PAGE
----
This comment is from our February 2011 Newsletter – you can find the whole letter to the right.
Berlin 1989/Egypt 2011. Here at the House of Futures we haven’t worked specifically with the future of the Middle East or Egypt. But if we had, would we have predicted the at once momentous, exciting and risky events that are unfolding at the moment? The short answer is a reasonably confident yes, in the sense that we would have captured such a possibility in the form of a “wild card”, which in futurist terms is an event with a small probability of occurring, but with large consequences if it does. The slightly longer answer is that futures studies aren’t so much concerned with making predictions about what will happen, but rather focus on what can happen and what you prefer to happen.
A forecast, or a prediction, may serve as a useful data point, but is generally too narrow a foundation for strategic decision making. In order to get a better grounded strategic sense of the future, you need a more holistic and open approach, and to that end a tried and tested tool is the scenario method. In the case of Egypt any scenario building process would have to involve long-standing social and political tensions in Egyptian society – tensions such as those between modernisation and traditionalism, between authoritarian and democratic forces, between elite and underclass and between Facebook youth and the control mechanisms of the government’s security services. Other factors include the dynamics of the economic liberalisation process that has been going on in Egypt in recent decades, and outside developments such as those in Tunisia, the Israel/Palestine conflict, and the current spike in food prices.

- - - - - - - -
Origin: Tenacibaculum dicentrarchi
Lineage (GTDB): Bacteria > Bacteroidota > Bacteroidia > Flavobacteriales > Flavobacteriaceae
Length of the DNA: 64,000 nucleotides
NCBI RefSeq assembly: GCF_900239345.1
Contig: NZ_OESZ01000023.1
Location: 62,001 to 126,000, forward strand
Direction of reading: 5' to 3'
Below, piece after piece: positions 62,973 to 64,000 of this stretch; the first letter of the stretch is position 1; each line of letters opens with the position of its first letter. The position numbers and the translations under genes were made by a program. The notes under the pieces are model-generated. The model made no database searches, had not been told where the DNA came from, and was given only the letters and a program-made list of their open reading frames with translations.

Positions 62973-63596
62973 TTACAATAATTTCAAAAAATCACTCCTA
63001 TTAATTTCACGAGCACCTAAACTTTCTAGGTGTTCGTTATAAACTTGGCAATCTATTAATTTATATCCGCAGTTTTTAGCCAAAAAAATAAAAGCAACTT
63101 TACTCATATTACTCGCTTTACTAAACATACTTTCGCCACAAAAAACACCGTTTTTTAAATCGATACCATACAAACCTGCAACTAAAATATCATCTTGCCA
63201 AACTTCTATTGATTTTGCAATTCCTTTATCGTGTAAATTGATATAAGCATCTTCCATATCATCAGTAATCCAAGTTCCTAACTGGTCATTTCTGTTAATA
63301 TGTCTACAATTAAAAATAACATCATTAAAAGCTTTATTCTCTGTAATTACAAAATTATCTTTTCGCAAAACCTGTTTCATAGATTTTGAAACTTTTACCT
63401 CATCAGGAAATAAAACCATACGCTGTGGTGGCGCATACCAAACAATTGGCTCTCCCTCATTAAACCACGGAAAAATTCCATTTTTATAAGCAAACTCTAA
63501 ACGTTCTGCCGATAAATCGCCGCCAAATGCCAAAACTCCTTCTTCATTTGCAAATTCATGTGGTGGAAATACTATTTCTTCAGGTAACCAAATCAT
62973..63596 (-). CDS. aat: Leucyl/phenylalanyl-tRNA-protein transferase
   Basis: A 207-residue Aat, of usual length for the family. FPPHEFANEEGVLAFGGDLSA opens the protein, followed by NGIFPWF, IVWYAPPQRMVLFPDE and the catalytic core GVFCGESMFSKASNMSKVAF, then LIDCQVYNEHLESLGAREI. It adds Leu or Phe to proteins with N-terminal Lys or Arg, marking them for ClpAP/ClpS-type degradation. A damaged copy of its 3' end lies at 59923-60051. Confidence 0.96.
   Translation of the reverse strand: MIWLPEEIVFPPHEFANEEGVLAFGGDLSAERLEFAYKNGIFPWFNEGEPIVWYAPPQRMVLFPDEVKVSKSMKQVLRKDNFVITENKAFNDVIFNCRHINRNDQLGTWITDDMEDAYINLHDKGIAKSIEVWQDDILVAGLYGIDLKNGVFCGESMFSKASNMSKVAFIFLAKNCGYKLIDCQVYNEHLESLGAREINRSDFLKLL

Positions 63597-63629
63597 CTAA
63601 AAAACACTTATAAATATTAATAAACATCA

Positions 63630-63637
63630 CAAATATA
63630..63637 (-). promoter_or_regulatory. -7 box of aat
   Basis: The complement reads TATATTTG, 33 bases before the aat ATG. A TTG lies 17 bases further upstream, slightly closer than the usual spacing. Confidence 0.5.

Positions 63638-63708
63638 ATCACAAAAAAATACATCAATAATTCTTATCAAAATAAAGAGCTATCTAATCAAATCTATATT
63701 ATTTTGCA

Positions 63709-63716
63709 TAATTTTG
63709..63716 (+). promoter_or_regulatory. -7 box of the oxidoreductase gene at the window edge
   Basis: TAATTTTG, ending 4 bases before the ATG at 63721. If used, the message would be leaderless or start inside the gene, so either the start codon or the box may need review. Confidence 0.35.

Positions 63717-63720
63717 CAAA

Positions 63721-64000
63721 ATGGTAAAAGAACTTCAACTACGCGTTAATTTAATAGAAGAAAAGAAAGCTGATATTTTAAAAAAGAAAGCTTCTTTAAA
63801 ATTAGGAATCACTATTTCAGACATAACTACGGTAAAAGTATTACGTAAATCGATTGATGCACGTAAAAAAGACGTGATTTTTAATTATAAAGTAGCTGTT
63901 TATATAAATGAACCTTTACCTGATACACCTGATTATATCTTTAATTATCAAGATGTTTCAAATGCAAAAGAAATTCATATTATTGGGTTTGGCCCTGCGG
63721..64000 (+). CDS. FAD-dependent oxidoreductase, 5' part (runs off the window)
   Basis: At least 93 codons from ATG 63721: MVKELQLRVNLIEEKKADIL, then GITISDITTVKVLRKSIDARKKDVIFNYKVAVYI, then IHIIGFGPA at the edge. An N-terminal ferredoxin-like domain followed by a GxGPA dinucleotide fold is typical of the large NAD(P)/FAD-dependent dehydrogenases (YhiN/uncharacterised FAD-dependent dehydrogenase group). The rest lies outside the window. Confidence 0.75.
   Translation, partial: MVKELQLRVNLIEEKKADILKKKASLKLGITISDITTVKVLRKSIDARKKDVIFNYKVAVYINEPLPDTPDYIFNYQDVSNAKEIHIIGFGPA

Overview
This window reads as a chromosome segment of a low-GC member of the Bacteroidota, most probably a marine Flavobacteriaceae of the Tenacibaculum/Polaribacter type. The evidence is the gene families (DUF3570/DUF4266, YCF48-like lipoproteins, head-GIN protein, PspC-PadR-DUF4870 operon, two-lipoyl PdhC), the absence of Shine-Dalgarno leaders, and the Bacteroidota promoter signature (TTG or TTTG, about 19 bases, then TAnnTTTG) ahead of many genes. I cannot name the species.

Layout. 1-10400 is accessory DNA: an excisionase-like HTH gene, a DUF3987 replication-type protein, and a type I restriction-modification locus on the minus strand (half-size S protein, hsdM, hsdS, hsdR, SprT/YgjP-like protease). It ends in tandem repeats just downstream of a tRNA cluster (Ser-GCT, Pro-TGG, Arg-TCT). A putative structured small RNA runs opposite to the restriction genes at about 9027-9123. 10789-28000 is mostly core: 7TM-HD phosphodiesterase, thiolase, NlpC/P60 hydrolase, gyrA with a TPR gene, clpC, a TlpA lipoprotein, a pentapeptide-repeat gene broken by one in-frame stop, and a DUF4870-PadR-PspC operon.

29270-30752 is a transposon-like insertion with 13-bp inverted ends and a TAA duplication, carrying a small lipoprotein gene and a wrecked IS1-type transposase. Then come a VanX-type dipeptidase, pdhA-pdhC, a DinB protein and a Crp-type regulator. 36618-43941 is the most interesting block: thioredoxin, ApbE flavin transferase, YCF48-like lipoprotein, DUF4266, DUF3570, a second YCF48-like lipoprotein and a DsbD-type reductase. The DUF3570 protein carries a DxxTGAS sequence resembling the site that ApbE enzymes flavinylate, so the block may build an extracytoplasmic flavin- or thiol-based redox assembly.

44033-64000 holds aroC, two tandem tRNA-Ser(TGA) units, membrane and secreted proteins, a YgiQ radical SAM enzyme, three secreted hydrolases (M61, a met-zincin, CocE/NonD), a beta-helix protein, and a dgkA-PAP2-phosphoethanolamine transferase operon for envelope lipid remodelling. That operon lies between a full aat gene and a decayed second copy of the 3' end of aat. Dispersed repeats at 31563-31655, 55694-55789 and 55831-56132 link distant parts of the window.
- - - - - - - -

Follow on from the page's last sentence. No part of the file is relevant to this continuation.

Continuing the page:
By working with scenarios it is possible to account for such factors in a systematic way which in and of itself will provide a much better map to the future than a narrow forecast would. But we would typically avoid including tumultuous events like the present uprising in our scenario framework. Instead we would supplement the process by a wildcard session. In discussing Egypt’s protests we obviously have the benefit of hindsight but the extent to which experts have been taken by surprise by them has been striking. Even as protests in Tunisia led to the fleeing of the president of 23 years and very clearly led to stirrings in other Arab countries, few experts allowed that something similar might happen in Egypt. They were busy naming the substantial differences, such as respective levels of income and education. But sometimes the improbable does occur, and you need to be open to that eventuality.
Personally, Tunisia gave us flashbacks to 1988-89, when first Poland and then the entire series of communist regimes fell like domino pieces, one after another. That, too, was a wild card. Right now autocrats in a number of Arab countries are visibly nervous. The situation is fluid and may lead to any of a variety of outcomes, but a development which fully restores the previous kind of authoritarian stability by now seems very improbable indeed. That is now a true wild card.
House of Futures